And most big IOCs are planning their future on the basis of crude oil prices in $55-$60 per barrel range. Average annual gas prices in Europe are expected to stay in the range $5-$6 per British thermal units (mmBTU) and in Asia between $7-$8/mmBTU.

Energy market competition

The global energy market is experiencing a number of major trends, all contributing to an intensified, and continued, market competition.
• Alternatives to oil, especially in the transportation sector, will make oil vulnerable to technological disruptions.
• Electric vehicles, increasingly charged from renewable sources, will begin to erode the dominance of internal combustion engines.
• Oil subsidies are expected to be phased out, as already witnessed in a number of countries.
• Cheaper solar, wind and gas-fired generation will reduce oil demand in global power generation.
• Increasing energy efficiency at all levels, including transport, is reducing demand for fossil fuels.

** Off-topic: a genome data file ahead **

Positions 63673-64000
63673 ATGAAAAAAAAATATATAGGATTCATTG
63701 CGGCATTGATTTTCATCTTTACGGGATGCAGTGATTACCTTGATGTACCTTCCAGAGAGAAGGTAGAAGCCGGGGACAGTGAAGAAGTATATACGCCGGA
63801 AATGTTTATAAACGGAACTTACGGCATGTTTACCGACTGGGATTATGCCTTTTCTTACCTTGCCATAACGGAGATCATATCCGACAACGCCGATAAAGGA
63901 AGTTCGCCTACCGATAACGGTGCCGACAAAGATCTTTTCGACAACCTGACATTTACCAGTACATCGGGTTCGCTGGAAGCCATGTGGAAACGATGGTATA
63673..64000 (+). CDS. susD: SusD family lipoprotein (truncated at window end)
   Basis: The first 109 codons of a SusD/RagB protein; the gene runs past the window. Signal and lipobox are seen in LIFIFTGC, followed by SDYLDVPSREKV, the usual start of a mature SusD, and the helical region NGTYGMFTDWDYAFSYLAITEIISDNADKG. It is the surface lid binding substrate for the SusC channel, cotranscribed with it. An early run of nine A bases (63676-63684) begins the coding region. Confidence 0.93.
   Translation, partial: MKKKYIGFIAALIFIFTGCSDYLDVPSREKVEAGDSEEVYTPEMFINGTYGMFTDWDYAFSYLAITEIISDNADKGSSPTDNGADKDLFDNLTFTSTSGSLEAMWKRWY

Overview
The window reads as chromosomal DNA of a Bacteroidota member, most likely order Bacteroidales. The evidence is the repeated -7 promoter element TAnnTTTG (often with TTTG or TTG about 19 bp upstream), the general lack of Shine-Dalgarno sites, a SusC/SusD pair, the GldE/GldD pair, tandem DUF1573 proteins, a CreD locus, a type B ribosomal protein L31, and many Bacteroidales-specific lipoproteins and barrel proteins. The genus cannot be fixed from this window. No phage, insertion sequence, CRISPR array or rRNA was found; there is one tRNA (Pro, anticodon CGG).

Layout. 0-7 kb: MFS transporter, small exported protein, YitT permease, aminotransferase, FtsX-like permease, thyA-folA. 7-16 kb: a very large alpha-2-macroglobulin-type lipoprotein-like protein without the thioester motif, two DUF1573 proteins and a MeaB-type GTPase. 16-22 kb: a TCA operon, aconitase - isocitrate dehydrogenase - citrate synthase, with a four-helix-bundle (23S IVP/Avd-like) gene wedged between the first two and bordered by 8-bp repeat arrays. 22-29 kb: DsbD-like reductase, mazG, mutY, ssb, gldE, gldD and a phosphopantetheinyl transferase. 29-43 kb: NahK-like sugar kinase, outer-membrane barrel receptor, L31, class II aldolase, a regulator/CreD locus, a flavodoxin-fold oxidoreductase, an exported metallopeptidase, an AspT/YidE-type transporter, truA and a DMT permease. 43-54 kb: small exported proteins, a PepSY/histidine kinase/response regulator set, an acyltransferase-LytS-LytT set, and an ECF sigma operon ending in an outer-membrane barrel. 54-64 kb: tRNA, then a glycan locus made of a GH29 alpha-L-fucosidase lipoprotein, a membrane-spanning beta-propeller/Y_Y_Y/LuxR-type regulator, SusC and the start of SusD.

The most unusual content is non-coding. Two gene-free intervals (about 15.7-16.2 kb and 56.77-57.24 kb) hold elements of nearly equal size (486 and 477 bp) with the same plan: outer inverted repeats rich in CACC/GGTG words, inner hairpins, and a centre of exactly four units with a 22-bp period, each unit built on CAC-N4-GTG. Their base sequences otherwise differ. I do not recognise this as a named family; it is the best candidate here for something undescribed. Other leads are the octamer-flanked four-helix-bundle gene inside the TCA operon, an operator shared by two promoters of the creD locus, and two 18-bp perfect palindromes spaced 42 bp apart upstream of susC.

The outcome of the above is increasing displacement of oil, leading to the conclusion that peak oil demand is on the way. And with it, low energy prices, including oil and gas, are here to stay.

In fact, if oil and gas are to resist this competition, and maintain their position, prices must remain low. Experience shows that high prices encourage the faster development of renewables.
Companies will concentrate on assets that are easier, faster and cheaper to produce and cost-effective in a low-price environment. The long-term outlook for fossil fuel prices is lower.

Implications for East Med

Natural gas is the world’s fastest-growing fossil fuel, but, as we saw earlier, to maintain this position it must compete with renewables which are becoming increasingly cheaper.
In the East Med, collaboration will be key to keeping development costs down. In a low-price environment, only integrated projects which minimise costs from well to export will stand a chance of becoming financially viable and securing export markets.

The likely markets are in Asia, where liquefied natural gas (LNG) prices are expected to be $7-$8/mmBTU on average per year. Allowing for shipping costs and profit, the all-in cost that East Med LNG must not exceed could be $4/mmBTU, if it is to break into this market. This is a challenge.

Charles Ellinas is a non resident Senior Fellow, Eurasian Energy Futures Initiative, Atlantic Council